> Wouldn’t it be great if the user could just pick a “push notifications provider” in the phone settings and OS managed all these hard details by itself? So every app, which doesn’t want to be policed by the platform owner, didn’t have to invent the system anew? It could be end-to-end encrypted between the app and the app server. There’s no real technical difficulty in that, but as long as our systems are controlled by big players who do not allow this, we have to solve it by ourselves.
Fking this. ideally, this would also involve a standard API on the backend for how to send push notifications. E.g., something like:
1) App on phone queries OS for selected push provider.
2) Phone OS returns some metadata about the push provider to the app, including a a backend URL for sending messages.
3) App sends that URL to it's own backend server.
4) When a push message should be sent, the app's backend server invokes that URL with the message to be sent in some standardized way.
If - which is likely - push servies require that developers register their apps with them before use, this could be expanded by the phone OS returning a list of providers instead of just one.
>SSE fits our needs better than WebSocket would (it is cheaper and converges faster, because it’s not duplex). We’ve seen multiple chat apps trying using WebSocket for push notifications and it didn’t seem power efficient.
This is just not true unless there is some serious fuckery going on with the websocket implementation. Both require full duplex communications on the transport layer.
I'm wondering how it works with different messaging apps. I'm using mostly Facebook Messenger, because of the network effects. A few months ago I tried to use several apps to communicate with my wife. Both Signal and Wire failed to reliably send messages in under 30 minutes or so. More often then not the message would be delivered after a few hours. That's totally unacceptable. If there are some magic settings in Android they were not properly advertised. Our phones are on quite pure 8.1 and 7 versions. So I'm back to Messenger.
Reading this it seems that there is a known solution to this problem. Does Mastodon offer something like private messages? Or is there a messaging app that doesn't use FCM, but works in a way described in article?
What's the deal with push notifications if the modem has to be switched on every couple of minutes to keep a connection alive? I was under the impression that push notifications were implemented similar to a call handshake that only activates the phone if there is a call.
Are the FCM service and the iOS equivalent also IP based or can they use some lower level, more energy efficient protocols to wake up the phones?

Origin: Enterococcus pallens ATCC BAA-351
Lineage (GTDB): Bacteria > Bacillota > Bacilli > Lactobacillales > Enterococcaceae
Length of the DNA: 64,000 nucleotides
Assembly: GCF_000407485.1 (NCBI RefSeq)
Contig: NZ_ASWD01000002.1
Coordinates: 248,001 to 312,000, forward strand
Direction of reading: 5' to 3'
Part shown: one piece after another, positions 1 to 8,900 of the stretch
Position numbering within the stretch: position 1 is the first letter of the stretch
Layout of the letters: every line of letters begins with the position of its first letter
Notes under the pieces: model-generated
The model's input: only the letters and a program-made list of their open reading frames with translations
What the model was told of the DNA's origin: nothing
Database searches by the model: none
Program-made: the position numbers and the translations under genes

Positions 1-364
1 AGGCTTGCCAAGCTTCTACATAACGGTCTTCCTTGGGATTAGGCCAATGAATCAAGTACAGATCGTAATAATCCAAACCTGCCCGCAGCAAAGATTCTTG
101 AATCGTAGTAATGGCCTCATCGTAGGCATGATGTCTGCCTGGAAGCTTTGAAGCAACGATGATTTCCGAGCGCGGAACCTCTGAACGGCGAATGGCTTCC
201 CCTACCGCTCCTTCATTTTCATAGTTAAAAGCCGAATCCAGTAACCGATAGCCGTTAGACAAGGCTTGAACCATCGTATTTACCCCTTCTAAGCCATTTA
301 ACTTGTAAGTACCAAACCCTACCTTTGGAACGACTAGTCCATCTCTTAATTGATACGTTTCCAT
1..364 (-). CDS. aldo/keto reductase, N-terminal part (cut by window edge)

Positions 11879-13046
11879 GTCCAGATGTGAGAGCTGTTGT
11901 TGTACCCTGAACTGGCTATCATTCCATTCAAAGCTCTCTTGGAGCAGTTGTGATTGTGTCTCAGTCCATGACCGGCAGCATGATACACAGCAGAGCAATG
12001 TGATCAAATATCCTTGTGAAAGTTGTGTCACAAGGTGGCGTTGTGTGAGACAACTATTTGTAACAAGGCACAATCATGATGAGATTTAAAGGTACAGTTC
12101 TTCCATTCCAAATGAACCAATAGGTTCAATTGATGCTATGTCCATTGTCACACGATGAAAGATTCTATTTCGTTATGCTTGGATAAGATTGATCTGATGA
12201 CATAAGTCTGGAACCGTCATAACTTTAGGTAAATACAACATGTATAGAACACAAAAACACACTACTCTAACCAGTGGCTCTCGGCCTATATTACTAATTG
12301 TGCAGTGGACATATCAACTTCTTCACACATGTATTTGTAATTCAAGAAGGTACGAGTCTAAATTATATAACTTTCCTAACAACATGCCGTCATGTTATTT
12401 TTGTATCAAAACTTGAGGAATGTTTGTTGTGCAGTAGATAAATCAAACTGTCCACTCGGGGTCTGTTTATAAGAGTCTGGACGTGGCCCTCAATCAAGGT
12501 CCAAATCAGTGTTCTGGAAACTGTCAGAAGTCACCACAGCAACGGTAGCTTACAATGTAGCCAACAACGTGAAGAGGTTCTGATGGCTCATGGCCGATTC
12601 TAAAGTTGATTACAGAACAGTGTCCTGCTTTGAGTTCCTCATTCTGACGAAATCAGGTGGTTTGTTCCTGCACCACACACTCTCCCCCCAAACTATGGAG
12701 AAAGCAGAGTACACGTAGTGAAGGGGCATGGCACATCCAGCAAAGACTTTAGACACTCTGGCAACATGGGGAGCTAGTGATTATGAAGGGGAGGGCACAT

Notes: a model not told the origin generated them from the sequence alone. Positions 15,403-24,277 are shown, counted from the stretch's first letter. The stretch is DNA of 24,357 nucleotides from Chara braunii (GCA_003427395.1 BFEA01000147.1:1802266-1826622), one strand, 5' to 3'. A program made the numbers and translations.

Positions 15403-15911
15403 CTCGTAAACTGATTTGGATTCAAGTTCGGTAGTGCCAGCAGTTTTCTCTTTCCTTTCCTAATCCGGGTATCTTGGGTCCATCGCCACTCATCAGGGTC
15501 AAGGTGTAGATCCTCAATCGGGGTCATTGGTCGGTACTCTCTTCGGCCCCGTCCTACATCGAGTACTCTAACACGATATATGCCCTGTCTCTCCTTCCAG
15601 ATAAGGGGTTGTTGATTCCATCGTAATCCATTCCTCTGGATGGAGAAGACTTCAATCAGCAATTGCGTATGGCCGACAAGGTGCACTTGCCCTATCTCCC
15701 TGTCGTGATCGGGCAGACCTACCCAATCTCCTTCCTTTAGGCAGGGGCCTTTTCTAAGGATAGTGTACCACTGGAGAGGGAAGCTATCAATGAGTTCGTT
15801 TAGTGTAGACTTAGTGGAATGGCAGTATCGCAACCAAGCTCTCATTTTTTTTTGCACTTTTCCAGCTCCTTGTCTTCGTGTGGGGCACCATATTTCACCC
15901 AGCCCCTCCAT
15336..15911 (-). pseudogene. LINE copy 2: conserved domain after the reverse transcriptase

> Wouldn’t it be great if the user could just pick a “push notifications provider” in the phone settings and OS managed all these hard details by itself?
Having the possibility of choice is a good thing but in this particular case I don't think it would be good if 3rd party notifications providers were available. This should be an integral part of the OS, not a field for competition; knowing that Google itself can harvest data from notifications we can't exclude the possibility that there would appear companies interested only in that activity, at the same time enticing users with pretty and simple design of notifications or whatever else.
Another difficulty was caused by the Doze mode, introduced in Android M. The Doze, which is turned on after a period of inactivity, among other things prevents background processes to access the network. As you can imagine, this prevents our app from receiving notifications.
We mitigate this problem by asking users to make an exemption from battery optimisations for our app. It worked fairly well.
This is why we were migrating to FCM from our own custom built MQTT solution that was invented back in 2012.
Final thought: Every user should be able to choose a “Notification Provider” for every app
At Qbix, we thought deeply about this problem. Ideally, to maintain anonymity, each notification would come from some random endpoint on the cloud. But that’s not how the Internet works these days, you have to connect periodically to SOMETHING. So you can choose your own notification providers.
The trouble is if you have many apps, then your device is constantly connected to many servers.
What we settled on for now is a background process with WebSockets, but perhaps this works better. The operating systems weren’t designed for this use case and the phones aren’t optimized for it. For example, how would you do the same on iOS?
However, what IS possible is tunneling through the native iOS VoIP notifications support and encrypting your notifications. You can even process them on the client side with some “IFTTT” type logic. To do that for Android, however, we had to implement this background process approach. But it’s a hack.